hearty laughter to "inner jogging." Laughter releases calming and feel good
chemicals like endorphin and dopamine.
Next there's a real connection between mastery and laughter. As psychiatrist,
Ernst Kris, observed: "What was once feared and is now mastered is laughed
at." And as the Stress Doc inverted: "What was once feared as is now laughed at
is no longer a master." (And not being able to leave well enough alone, "What
was once feared and is now laughed with...likely becomes a mistress or lover.)
But perhaps most important, humor therapy helps us not take our triumphs or
failures all too seriously, to keep us down to earth. As Freud noted, healing
humor is like having a parental or inner voice that encourages our success while
gently tolerating our failures.
And finally, when you can get groups of people to share flaws and foibles (e.g.,
as I do in my "Share an embarrassing moment" exercise) then clearly humor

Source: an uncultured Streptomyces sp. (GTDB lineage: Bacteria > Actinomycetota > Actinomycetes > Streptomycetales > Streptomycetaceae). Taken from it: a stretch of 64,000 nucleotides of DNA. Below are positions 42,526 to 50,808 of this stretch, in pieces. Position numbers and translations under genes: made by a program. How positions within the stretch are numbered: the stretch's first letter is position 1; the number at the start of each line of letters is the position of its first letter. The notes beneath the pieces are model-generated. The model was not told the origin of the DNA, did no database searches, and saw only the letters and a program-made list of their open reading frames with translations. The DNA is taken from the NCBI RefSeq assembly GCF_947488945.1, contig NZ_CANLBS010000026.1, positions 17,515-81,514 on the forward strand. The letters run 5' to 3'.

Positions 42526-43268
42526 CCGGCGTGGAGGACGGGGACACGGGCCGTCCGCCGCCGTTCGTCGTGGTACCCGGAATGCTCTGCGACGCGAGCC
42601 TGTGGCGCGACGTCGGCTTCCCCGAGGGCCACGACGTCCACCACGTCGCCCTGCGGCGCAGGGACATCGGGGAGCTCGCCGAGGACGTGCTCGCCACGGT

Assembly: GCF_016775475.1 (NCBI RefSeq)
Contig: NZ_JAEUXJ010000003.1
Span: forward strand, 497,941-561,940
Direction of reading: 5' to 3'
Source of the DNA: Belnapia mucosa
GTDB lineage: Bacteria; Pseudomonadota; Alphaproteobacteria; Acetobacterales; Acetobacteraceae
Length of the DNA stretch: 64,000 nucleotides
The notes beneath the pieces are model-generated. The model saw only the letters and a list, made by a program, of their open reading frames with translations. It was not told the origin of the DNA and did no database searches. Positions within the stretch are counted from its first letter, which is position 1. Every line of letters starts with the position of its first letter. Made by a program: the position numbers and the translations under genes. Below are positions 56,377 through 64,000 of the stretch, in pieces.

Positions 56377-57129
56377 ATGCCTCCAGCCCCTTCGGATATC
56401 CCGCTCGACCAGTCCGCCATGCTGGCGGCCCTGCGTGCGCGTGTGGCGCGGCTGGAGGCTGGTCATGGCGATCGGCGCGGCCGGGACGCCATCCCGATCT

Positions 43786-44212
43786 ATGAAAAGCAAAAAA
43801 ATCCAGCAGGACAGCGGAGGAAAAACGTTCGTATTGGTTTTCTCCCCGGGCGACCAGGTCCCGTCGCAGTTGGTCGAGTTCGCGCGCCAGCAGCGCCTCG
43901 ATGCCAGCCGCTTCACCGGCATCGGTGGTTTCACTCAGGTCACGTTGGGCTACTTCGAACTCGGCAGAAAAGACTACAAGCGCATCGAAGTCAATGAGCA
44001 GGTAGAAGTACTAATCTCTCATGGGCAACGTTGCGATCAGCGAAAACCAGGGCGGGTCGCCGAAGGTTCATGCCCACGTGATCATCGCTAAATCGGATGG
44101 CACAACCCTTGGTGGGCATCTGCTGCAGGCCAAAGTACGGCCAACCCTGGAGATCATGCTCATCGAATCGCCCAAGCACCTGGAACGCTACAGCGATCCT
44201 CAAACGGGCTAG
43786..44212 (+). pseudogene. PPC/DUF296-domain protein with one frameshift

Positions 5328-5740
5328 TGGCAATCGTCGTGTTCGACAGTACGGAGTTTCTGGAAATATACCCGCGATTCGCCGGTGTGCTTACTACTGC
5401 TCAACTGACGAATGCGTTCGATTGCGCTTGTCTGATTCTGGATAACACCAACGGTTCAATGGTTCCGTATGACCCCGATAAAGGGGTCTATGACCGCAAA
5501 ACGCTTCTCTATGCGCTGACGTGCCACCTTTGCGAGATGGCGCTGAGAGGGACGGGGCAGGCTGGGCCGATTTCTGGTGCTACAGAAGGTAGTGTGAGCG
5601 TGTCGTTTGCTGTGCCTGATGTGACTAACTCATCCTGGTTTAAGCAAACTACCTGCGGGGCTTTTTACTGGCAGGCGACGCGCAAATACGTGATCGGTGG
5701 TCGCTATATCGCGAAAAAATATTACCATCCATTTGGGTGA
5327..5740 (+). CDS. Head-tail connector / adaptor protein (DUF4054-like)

therapy helps us realize we are in a boat that reflects our common humanity
despite individual differences. And this kind of support, humility and laughter
I liken to having a life jacket to survive stormy seas of change and a
protective vest to blunt slings and arrows of critical aggressors. My humor
therapy mantra mirrors the title of my book: Practice Safe Stress!
Shrink Rap I:
TLCs Leadership-Partnership Synergy: A “Four ‘C’-ing” Method for
Inspiring Trust, Laughter and Creative Collaboration
I recently led a play-shop in Houston for the annual conference of the Federal
Asian Pacific Americans Council (FAPAC). This is the third consecutive year
that I’ve been asked to present, so I had to come up with a different program.